Chivalry, British sovereignty and dynastic politics: undercurrents of antagonism in Tudor-Stewart relations, c.1490-c.1513

Katie Stevenson

Research output: Contribution to journalArticlepeer-review

2 Citations (Scopus)
2 Downloads (Pure)

Abstract

This article investigates the deliberate use and manipulation of chivalric culture and iconography by James IV of Scotland to position the Stewart dynasty's claims to the English throne in contest with the concurrent consolidation of Tudor dynastic security. This resulted in a dialogue developing between the two kingdoms concerning the relationship between sovereignty, dynasty and chivalry. This article argues for a new approach to the study of chivalry, by considering it as a meaningful language in political communication. It finds that chivalry had a strong currency in diplomatic discourse and was used to transact political issues of sovereignty and dynasty.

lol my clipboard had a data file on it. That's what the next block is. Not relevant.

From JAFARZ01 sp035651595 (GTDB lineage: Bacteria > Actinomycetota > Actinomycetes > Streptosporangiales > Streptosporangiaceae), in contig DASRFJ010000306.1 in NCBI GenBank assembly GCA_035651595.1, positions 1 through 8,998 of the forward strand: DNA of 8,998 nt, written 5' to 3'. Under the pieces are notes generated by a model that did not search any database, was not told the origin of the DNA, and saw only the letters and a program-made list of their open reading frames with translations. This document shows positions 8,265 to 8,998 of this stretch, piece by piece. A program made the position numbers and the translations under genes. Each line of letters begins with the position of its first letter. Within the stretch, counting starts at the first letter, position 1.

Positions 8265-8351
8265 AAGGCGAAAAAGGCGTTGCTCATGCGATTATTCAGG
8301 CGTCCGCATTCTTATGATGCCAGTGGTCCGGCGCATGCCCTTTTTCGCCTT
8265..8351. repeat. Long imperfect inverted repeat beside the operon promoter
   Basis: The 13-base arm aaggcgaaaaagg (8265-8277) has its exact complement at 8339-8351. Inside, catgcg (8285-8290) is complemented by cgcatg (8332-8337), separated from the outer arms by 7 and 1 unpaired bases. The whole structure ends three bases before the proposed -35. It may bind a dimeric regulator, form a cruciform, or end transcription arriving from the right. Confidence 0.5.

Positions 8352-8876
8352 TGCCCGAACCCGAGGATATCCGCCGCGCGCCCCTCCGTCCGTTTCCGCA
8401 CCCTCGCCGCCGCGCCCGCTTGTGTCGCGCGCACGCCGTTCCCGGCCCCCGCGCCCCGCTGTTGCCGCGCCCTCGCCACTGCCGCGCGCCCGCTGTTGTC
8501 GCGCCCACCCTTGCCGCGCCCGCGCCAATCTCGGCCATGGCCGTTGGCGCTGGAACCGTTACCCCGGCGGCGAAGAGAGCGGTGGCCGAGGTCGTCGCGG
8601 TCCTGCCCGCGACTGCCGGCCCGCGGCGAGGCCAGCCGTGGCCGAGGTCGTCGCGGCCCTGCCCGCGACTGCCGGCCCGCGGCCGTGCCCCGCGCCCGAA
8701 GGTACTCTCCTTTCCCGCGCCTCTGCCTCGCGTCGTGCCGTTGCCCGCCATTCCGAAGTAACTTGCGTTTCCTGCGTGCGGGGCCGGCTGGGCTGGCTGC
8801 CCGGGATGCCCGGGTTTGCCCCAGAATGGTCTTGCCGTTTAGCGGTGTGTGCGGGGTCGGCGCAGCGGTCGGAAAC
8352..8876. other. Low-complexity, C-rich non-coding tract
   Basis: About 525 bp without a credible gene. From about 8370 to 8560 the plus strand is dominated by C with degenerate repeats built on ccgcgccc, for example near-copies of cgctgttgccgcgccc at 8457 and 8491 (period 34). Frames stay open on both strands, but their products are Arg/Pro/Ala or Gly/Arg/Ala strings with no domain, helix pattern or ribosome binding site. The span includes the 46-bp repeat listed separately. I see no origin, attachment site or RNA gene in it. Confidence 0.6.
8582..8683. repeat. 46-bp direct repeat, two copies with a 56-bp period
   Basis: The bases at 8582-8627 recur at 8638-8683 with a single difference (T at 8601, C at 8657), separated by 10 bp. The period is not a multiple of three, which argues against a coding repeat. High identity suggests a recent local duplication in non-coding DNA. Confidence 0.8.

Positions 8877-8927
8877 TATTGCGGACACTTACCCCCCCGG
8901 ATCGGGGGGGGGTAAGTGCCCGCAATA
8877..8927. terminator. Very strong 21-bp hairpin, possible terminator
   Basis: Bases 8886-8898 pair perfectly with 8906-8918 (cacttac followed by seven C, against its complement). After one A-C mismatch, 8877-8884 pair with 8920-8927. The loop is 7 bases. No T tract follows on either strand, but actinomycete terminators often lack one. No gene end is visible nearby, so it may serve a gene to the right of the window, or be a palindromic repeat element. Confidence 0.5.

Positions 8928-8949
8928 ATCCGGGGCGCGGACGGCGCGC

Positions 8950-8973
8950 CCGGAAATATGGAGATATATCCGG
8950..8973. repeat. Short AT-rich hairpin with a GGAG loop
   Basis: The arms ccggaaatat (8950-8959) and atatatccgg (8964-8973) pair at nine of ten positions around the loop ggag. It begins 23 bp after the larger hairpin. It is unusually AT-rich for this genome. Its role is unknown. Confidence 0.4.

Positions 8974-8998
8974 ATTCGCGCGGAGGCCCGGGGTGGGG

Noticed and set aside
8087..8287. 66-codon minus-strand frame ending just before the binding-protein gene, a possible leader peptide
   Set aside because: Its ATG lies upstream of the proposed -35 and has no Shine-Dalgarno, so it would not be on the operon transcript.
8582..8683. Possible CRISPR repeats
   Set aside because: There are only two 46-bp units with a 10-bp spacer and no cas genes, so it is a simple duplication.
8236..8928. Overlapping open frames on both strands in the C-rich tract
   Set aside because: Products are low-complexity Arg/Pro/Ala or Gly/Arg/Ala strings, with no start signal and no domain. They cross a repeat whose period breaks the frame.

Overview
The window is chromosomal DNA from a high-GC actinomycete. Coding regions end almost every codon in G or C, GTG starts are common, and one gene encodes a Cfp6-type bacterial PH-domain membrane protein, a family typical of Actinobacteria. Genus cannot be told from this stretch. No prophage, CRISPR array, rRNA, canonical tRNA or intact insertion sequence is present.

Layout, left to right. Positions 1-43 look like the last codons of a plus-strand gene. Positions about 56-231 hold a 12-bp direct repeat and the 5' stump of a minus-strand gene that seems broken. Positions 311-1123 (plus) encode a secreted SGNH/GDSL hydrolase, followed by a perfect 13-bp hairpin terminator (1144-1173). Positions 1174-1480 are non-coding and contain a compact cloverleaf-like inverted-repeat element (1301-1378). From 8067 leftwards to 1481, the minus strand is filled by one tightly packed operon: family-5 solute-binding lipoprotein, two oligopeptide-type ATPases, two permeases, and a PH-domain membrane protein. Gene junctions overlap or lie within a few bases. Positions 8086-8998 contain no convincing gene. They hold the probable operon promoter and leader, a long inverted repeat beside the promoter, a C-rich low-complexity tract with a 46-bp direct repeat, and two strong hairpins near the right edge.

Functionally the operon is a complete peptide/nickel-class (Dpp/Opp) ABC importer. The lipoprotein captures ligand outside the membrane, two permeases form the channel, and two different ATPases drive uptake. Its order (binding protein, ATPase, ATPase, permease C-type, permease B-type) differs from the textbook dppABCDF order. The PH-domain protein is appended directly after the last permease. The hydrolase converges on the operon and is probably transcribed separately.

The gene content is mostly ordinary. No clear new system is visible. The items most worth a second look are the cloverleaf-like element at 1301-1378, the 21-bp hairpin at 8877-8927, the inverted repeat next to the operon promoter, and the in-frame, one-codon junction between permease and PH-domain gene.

Original languageEnglish
Pages (from-to)601-618
Number of pages18
JournalHistorical Research
Volume86
Issue number234
Early online date24 Jun 2013
DOIs
Publication statusPublished - Nov 2013

Keywords

  • Chivalric culture
  • Iconograpahy
  • James IV
  • Stewart dynasty
  • Tudor dynasty
  • Political communication
  • Diplomatic discourse
  • Sovereignty

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